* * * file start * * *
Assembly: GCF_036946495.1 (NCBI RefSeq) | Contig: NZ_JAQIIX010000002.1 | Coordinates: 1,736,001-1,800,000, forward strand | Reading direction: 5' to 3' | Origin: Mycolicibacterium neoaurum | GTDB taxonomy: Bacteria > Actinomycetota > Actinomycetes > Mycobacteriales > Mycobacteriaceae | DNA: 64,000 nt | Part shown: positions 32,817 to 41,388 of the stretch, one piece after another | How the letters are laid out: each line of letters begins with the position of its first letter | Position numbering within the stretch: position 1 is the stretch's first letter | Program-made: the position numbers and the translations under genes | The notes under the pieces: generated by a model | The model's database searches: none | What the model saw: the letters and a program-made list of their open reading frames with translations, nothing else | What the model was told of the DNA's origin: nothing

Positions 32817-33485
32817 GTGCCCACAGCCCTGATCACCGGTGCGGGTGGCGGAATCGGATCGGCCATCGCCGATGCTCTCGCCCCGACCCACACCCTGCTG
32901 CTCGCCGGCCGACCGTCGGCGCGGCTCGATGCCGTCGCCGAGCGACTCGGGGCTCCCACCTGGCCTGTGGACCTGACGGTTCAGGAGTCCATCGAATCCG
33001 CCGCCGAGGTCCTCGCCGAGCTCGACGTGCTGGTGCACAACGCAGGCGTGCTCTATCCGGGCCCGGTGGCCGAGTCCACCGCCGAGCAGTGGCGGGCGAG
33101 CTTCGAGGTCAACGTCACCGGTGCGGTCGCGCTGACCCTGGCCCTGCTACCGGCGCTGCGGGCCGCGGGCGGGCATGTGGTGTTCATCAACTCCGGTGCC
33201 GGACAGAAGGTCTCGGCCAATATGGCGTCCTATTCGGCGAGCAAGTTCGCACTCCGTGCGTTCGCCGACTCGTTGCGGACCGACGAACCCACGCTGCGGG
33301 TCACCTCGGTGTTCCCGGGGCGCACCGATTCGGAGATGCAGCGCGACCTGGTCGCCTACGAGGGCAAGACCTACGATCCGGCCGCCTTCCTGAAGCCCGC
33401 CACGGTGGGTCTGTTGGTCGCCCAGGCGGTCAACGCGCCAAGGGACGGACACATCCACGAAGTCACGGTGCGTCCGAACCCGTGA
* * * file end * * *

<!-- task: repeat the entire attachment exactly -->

Assembly: GCF_036946495.1 (NCBI RefSeq) | Contig: NZ_JAQIIX010000002.1 | Coordinates: 1,736,001-1,800,000, forward strand | Reading direction: 5' to 3' | Origin: Mycolicibacterium neoaurum | GTDB taxonomy: Bacteria > Actinomycetota > Actinomycetes > Mycobacteriales > Mycobacteriaceae | DNA: 64,000 nt | Part shown: positions 32,817 to 41,388 of the stretch, one piece after another | How the letters are laid out: each line of letters begins with the position of its first letter | Position numbering within the stretch: position 1 is the stretch's first letter | Program-made: the position numbers and the translations under genes | The notes under the pieces: generated by a model | The model's database searches: none | What the model saw: the letters and a program-made list of their open reading frames with translations, nothing else | What the model was told of the DNA's origin: nothing

Positions 32817-33485
32817 GTGCCCACAGCCCTGATCACCGGTGCGGGTGGCGGAATCGGATCGGCCATCGCCGATGCTCTCGCCCCGACCCACACCCTGCTG
32901 CTCGCCGGCCGACCGTCGGCGCGGCTCGATGCCGTCGCCGAGCGACTCGGGGCTCCCACCTGGCCTGTGGACCTGACGGTTCAGGAGTCCATCGAATCCG
33001 CCGCCGAGGTCCTCGCCGAGCTCGACGTGCTGGTGCACAACGCAGGCGTGCTCTATCCGGGCCCGGTGGCCGAGTCCACCGCCGAGCAGTGGCGGGCGAG
33101 CTTCGAGGTCAACGTCACCGGTGCGGTCGCGCTGACCCTGGCCCTGCTACCGGCGCTGCGGGCCGCGGGCGGGCATGTGGTGTTCATCAACTCCGGTGCC
33201 GGACAGAAGGTCTCGGCCAATATGGCGTCCTATTCGGCGAGCAAGTTCGCACTCCGTGCGTTCGCCGACTCGTTGCGGACCGACGAACCCACGCTGCGGG
33301 TCACCTCGGTGTTCCCGGGGCGCACCGATTCGGAGATGCAGCGCGACCTGGTCGCCTACGAGGGCAAGACCTACGATCCGGCCGCCTTCCTGAAGCCCGC
33401 CACGGTGGGTCTGTTGGTCGCCCAGGCGGTCAACGCGCCAAGGGACGGACACATCCACGAAGTCACGGTGCGTCCGAACCCGTGA